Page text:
sensory, SOMM Journal
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Genetic Diversity Enhances Human Olfaction

The sequence of 400 or so genes that control human olfaction is considered
by geneticists to be unusually diverse among animal species. Until recently,
researchers thought that any deviations resulting from that diversity led to a reduction in perception, but the results of a new sensory study have revealed otherwise.

Researchers from biopharmaceutical company deCODE Genetics conducted a two-year study on the olfactory genes of almost 12,000 people in Iceland—the largest of its kind. Based on the Sniffin’ Sticks test they administered, which involved identifying everyday smells, they found that genetic diversity does allow for enhanced olfactory ability—specifically increased
odor perception and identification.

Participants in the study smelled six odors, five of which are commonly associated with wine: licorice, cinnamon, lemon, peppermint, and banana. They were asked to name what they smelled and to rate the intensity and pleasantness of the odors; overall, peppermint was the odorant most often correctly identified, indicating that it was the strongest odor with the lowest threshold. Crucially, the study found gene variations in participants associated with the perception of licorice, cinnamon, and fish.

People with an increased sensitivity to trans-anethole—a compound found in
black-licorice products as well as botanicals such as anise seed, star anise, and
fennel—carry a gene that makes licorice odors more intense, more pleasant, and easier to name accurately. (Other studies have found this predisposition to be much more common in East Asians than it is in Europeans.) The genetic variation for cinnamon, meanwhile, influences the perception of trans-cinnamaldehyde, the major ingredient in both Chinese and Ceylon

Tasters with that predisposition find cinnamon more intense and have
lower identification thresholds, meaning they can name the odor more accurately. Fish was the sixth odor that subjects were asked to smell but the compounds responsible for salty or shellfish aromas and flavors in wine—umami, salinity, minerality, and oyster shell—can hardly be described as fishy.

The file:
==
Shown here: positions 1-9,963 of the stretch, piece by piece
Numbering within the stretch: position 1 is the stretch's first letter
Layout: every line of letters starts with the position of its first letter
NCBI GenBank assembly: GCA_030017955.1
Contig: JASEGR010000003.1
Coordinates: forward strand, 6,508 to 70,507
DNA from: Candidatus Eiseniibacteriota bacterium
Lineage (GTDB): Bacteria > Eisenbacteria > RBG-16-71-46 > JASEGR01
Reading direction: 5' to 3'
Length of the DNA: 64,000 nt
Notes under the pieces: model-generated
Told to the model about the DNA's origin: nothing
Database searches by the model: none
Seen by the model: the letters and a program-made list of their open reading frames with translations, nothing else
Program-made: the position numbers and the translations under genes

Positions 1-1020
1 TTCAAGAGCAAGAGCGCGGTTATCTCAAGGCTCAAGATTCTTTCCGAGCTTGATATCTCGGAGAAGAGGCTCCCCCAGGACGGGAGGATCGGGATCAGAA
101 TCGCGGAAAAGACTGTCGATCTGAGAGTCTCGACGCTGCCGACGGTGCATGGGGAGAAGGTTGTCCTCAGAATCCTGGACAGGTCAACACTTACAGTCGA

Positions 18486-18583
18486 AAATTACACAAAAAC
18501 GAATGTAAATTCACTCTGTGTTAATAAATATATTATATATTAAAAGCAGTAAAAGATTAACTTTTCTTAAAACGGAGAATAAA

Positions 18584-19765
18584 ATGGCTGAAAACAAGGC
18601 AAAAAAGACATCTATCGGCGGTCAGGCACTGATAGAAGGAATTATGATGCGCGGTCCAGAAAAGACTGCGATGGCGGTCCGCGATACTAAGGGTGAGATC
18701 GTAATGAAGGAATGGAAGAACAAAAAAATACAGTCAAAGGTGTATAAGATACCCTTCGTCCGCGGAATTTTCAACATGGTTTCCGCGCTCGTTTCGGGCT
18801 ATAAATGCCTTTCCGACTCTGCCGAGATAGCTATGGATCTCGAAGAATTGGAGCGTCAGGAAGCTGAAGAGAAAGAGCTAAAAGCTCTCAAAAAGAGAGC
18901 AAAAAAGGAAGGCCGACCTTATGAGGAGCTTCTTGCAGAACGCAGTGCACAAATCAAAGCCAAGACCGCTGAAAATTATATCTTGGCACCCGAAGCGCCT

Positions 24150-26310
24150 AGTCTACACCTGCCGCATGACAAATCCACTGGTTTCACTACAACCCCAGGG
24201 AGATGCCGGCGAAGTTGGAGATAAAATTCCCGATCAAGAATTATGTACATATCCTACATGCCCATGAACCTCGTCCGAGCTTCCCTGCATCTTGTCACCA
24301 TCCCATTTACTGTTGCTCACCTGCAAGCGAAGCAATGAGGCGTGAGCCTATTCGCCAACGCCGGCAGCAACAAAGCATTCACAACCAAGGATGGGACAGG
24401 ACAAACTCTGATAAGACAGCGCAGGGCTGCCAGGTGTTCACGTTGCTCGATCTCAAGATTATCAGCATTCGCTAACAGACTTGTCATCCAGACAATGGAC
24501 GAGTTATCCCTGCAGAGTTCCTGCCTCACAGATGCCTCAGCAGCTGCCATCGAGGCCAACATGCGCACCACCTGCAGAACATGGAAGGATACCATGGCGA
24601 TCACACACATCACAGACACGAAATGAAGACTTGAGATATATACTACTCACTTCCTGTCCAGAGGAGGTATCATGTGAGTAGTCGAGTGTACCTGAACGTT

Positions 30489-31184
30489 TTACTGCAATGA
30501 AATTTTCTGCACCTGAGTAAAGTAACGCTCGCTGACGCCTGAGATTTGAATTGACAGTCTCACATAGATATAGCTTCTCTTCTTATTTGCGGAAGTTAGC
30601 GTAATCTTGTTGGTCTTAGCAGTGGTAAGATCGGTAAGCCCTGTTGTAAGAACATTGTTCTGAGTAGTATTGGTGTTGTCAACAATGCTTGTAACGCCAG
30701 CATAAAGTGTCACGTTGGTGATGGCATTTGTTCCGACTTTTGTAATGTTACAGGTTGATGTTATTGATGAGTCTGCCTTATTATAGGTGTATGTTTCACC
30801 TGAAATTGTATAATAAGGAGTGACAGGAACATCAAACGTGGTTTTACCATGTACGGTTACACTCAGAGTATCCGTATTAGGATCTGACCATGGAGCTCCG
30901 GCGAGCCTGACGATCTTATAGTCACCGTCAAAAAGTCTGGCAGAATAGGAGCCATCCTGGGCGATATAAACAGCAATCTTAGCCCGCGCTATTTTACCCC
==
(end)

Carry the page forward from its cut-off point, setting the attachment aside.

For many people, however, the smell of fish can be powerful and unpleasant. Iceland’s national dish of fermented shark, known as kæstur hákar, is considered to be one of the most offensive-smelling foods consumed by humans; its fishy, blue cheese–like flavor has an ammonia-rich aftertaste that can only be described as that of urine.

This pungency is largely due to the presence of trimethylamine, a bacterial metabolite also found in animal and human secretions including semen. The synthetic version used in the study was a molecular compound of trimethylamine with the addition of small amounts of two volatile sulfur compounds. Participants who could not recognize or accurately identify it as kæstur hákar have a gene variant that results in a neutral or pleasing perception of what they may describe as rose, potato, ketchup, or caramel.

It’s safe to say that these individuals would not be able to detect high levels of volatile acidity in wine. Researchers noted that the inability to detect trimethylamine varies by population, occurring in 2.2% of Icelanders, 1.7%
of Swedes, 0.8% of Southern Europeans, and 0.2% of Africans. This sheds light on one of the many reasons why fermented shark is well tolerated by many Icelanders. The enhanced perception of cinnamon and licorice also varies by population, leading researchers to believe that the human sense of smell may still be undergoing natural selection.


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